Utilize milepost character to critique concepts

Sometimes to critique an idea in a story, you might employ a milepost character. This is a character who never changes though the main character’s perspective of him does. It’s a term coined by David Smith in an article for the Science Fiction and Fantasy Writers of America.

Suppose, for example, that you wanted to show how the idea of materialism is a bad concept. You might personify that idea through a milepost character, say a banker at a larger corporate financial institution. The banker could enjoy a life in which he wears the best clothing, drives the best cars, and owns the largest of houses.

At first, the focus character – who is a new employee at the bank – might admire the banker, who compliments him and is courteous to others. As the story evolves, however, the focus character may learn more about the banker, maybe catching the latter in a moment of criticizing the poor or turning down a house loan for a hard-working single mother. The focus character might chalk up the former to drink and the latter to “That’s business,” but it taints his perspective. Perhaps when the banker decides to foreclose on a long-time friend who’s missed two payments, the focus character’s views of what qualities are the best in humanity continues to transform. In this way, the reader along with the focus character begins to question the value of materialism.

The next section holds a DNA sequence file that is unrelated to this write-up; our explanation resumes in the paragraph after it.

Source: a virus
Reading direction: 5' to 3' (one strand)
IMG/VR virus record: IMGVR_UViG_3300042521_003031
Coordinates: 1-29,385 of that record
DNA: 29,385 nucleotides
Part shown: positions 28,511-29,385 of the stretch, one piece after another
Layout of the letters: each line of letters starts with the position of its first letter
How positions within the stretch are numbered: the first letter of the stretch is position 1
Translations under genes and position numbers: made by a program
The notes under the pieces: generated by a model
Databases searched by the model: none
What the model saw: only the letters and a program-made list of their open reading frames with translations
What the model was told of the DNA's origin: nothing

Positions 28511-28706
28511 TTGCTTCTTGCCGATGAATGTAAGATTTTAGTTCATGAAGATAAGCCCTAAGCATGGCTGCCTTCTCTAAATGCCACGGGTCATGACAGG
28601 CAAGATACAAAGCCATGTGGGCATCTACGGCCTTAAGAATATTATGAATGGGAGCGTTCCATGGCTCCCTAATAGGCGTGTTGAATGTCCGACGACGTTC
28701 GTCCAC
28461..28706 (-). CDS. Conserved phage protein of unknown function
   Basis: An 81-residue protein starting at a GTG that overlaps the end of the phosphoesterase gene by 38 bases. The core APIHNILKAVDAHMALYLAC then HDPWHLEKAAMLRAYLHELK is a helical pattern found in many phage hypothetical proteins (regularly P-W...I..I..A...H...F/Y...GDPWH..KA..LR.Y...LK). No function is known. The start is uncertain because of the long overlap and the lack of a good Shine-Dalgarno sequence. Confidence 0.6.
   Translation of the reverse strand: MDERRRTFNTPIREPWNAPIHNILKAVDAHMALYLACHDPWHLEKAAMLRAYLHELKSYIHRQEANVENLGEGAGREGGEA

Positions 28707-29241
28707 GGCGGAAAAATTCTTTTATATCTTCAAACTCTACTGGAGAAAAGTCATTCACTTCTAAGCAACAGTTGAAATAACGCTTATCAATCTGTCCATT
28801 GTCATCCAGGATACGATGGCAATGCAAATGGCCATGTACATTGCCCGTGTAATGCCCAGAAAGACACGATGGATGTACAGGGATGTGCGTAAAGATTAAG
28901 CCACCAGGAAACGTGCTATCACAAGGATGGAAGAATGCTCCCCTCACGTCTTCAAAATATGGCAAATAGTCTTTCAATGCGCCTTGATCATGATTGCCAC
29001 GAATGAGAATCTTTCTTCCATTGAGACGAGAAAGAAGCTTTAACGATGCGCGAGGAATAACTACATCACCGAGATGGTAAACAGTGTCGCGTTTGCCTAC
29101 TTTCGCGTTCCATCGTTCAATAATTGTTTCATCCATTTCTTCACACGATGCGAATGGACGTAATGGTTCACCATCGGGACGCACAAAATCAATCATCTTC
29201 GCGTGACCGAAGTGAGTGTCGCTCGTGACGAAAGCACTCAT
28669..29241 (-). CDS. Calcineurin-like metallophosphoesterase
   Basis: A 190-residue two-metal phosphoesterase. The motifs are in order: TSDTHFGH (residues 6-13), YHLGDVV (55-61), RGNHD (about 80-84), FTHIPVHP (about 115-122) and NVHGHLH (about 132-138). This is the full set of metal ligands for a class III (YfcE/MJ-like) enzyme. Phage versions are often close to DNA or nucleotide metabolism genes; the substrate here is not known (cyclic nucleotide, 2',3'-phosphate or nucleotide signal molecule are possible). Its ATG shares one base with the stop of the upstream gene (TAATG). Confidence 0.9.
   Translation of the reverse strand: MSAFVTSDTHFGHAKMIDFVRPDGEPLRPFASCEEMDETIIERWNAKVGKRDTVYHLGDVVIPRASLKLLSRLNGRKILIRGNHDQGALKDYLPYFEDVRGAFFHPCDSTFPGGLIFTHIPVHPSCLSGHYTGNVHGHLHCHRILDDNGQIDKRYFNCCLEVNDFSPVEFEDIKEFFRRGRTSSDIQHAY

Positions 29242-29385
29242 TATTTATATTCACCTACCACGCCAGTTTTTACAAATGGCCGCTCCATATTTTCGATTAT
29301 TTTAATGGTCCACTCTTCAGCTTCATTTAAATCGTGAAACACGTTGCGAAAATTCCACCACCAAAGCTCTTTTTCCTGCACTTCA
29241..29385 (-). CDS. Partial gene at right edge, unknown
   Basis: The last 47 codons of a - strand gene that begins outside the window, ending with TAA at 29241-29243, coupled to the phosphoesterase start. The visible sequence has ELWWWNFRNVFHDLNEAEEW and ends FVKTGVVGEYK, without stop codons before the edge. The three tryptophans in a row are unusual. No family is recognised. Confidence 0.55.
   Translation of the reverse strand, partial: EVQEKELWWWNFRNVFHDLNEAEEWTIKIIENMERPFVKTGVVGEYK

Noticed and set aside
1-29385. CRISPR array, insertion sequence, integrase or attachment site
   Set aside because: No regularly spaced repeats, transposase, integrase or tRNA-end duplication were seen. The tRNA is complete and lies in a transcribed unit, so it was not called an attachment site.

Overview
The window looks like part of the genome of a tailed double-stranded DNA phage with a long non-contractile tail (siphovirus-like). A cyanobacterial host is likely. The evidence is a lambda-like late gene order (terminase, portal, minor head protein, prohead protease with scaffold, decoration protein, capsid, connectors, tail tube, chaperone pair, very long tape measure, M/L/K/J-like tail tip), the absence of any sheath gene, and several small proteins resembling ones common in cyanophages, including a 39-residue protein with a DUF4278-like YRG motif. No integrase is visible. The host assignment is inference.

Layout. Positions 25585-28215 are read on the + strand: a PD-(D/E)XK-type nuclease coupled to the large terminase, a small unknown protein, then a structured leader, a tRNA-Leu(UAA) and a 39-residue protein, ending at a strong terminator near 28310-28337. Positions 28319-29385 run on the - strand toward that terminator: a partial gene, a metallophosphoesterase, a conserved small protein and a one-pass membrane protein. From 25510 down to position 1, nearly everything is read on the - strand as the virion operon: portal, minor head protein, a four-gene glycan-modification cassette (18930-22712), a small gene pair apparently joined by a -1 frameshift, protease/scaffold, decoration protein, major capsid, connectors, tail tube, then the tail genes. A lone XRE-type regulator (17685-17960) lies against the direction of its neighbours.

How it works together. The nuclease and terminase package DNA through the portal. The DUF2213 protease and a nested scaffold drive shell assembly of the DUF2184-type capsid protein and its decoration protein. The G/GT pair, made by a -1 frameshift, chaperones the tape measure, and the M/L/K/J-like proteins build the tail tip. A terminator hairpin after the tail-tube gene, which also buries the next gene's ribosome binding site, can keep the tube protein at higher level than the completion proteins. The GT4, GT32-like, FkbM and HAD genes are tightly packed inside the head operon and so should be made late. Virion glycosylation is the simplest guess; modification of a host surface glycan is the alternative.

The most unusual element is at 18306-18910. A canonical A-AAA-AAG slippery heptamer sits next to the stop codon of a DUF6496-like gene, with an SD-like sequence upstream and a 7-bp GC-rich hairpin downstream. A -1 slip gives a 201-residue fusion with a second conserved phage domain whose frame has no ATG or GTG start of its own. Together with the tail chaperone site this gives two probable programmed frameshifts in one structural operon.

In addition to critiquing an idea, the milepost character offers the obvious advantage of showing how the focus character is growing and developing. As if a scientific experiment, the reader now can use the milepost character as a basis of comparison with the focus character’s perspectives.

When creating a milepost character, avoid creating a flat stereotype. While the milepost character doesn’t grow, there ought to be good reasons for his motivations and actions (In the above example, for example, the banker might argue that he can’t help everyone or the institution would collapse, and that would be bad for the community overall, as the bank helps create businesses that employ people.). Rather than be a comic character (unless writing humor, of course), the milepost character can be somewhat tragic, a prisoner of his own inability to change or escape the trappings of the idea he personifies.